Lions_Tail8. Lion’s Tail. This one may be ordered from Petals From The Past in Jemison, Al., Steve said. It comes from the Mediterranean region and prefers full sun and well-drained soil. “It’s great for hummingbirds and butterflies. … I kinda wonder why people just stopped planting it,” he said. “I guess they got too excited about Hostas.” Lion’s Tail blooms in late summer and fall, and is especially “a showcase plant” in September.

Confederate_Rose9. Confederate Rose. It’s actually a Hibiscus, Steve said, and comes from China. “Down here, it can get really big,” he said. Confederate Rose is very easy to grow in light shade or sun. It prefers well-drained soil but can tolerate wet soil. “This is a real passalong plant,” he said, adding that growers may easily root cuttings in water. The blooms change colors; it’s actually possilble to have three different on one plant at the same time. “It probably wouldn’t bloom up North, but it’s perfect for here,” he said. One traditional story about the plan says it grew after a Confederate soldier came home wounded and the roots absorbed his blood.

Fireworks_Goldenrod10. ‘Fireworks’ Goldenrod. “It doesn’t make you sneeze, because the pollen is too heavy to float through the air,” Steve said. Gardeners may find it in garden centers. It won’t become invasive, he said, and needs very little care. It blooms in the fall. “Pair it with something purple,” he suggested. Goldenrod is often planted in gardens in England and France.

Coffee_Tree11. Kentucky Coffee Tree. “This is a great shade tree,” Steve said, but “no one grows this.” The Coffee Tree has a nice, orange-gold color in the fall; during the Civil War, Southerners started grinding beans from this tree as a coffee substitute. Steve has started several trees from seeds that have grown to about 15 feet. They are available at Milliken Arboretum in Spartanburg, S.C., as a special order item. “You can find Ginkoes anywhere, but I think this is better,” he said.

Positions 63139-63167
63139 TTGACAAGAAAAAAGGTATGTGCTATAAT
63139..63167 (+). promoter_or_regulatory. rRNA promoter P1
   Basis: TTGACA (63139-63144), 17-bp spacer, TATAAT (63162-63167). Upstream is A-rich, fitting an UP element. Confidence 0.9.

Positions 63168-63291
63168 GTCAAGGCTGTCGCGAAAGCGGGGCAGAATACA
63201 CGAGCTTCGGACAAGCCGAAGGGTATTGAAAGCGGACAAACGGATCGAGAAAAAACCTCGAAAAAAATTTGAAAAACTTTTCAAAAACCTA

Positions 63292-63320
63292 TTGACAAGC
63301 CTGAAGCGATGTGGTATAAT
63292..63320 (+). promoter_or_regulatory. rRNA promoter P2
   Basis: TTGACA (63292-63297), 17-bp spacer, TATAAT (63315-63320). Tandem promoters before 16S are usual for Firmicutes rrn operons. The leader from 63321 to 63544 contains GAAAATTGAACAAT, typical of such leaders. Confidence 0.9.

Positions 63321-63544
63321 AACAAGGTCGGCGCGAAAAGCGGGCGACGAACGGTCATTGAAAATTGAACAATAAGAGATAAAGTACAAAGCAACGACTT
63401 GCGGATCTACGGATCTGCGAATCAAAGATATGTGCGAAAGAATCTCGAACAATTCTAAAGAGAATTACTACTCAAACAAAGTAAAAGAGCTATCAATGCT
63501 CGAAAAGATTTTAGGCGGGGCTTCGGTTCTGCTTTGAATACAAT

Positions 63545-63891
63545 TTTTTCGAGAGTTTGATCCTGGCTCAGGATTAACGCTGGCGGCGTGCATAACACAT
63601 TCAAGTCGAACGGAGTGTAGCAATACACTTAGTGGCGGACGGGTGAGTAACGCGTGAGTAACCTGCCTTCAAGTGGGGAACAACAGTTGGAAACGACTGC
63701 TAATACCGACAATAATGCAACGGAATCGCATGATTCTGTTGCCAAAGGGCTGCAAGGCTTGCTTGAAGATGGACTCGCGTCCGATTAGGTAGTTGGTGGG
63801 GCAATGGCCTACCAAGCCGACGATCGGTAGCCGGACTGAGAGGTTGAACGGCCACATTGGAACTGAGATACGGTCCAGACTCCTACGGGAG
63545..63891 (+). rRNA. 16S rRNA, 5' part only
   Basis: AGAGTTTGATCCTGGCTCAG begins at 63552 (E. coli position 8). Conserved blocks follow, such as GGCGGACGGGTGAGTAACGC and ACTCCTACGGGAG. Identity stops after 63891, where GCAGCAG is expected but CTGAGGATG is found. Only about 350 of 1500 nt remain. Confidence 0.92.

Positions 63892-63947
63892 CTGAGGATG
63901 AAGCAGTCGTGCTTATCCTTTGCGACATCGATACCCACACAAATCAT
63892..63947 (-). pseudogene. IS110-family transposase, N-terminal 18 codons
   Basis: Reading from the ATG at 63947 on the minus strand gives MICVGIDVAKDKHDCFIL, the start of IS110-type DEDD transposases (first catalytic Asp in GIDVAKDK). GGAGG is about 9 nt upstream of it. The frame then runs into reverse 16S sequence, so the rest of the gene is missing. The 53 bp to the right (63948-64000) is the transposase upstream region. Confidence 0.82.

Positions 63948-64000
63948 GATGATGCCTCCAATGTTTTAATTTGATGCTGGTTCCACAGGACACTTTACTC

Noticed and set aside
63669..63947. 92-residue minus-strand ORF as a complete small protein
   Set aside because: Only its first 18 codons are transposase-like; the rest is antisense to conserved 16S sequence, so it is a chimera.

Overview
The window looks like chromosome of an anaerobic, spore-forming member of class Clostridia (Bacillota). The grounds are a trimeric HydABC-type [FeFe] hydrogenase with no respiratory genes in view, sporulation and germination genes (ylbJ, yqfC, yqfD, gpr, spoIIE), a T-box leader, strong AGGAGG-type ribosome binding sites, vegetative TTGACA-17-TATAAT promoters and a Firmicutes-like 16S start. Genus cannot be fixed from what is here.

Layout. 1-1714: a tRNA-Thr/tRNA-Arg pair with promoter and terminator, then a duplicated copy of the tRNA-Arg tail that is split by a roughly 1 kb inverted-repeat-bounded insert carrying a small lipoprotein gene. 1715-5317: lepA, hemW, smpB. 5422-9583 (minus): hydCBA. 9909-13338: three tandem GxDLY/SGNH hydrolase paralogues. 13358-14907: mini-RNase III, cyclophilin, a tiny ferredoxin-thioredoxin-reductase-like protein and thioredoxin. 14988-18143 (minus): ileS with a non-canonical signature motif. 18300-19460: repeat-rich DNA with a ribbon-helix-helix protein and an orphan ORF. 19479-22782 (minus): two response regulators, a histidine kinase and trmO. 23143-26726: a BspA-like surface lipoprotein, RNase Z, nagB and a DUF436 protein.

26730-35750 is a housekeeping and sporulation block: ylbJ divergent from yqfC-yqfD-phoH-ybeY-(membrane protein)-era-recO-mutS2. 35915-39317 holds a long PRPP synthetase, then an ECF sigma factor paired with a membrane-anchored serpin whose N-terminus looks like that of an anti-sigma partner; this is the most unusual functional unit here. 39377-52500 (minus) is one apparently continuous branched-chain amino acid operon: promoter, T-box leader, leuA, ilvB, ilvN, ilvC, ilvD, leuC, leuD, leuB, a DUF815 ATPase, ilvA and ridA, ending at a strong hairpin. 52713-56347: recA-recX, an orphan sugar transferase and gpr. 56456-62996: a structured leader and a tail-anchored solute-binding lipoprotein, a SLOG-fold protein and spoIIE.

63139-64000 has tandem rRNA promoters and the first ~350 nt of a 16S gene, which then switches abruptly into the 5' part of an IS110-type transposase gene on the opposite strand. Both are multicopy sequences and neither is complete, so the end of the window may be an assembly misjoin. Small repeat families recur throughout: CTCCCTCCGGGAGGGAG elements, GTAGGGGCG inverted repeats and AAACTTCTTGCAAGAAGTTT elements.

Japanese_Persimmon12. Japanese Persimmon. This one isn’t a lot of trouble to grow, requires no spraying and has no real pest problems, Steve said. It is self-pollinating and produces a fruit about 5 inches wide. The leaves turn scarlet and orange in the fall. “Persimmon are delicious.,” he said, adding that the plant is available at some garden centers “if you know to ask.” It will give you more pounds of fruit per square inch than any other plant, he said.

Steve’s full PowerPoint is available here: DissedDozenPPS

You can read more of Steve’s work at his blog, “The Grumpy Gardener,” here. Follow him on Facebook at Grumpy Gardener (aka Steve Bender) and on Twitter: @grumpy_gardener.

 

This Post Has 6 Comments
  1. I will check with Mr. Bender. The post does mention Milliken Arboretum and Petals from the Past as good resources. One of our audience members also highly recommended Petals from the Past.

  2. One of my favourite gardens was the one that was 1/2 a girly garden and 1/2 a man’s garden. It wasn’t so much the whole design of it, but there was a combination of the yellow hellebore, orange sedge, pink tulips and ‘Carmel’ Heuchera. It would only look good for a very short period of time, but the effect was impressive.

Comments are closed.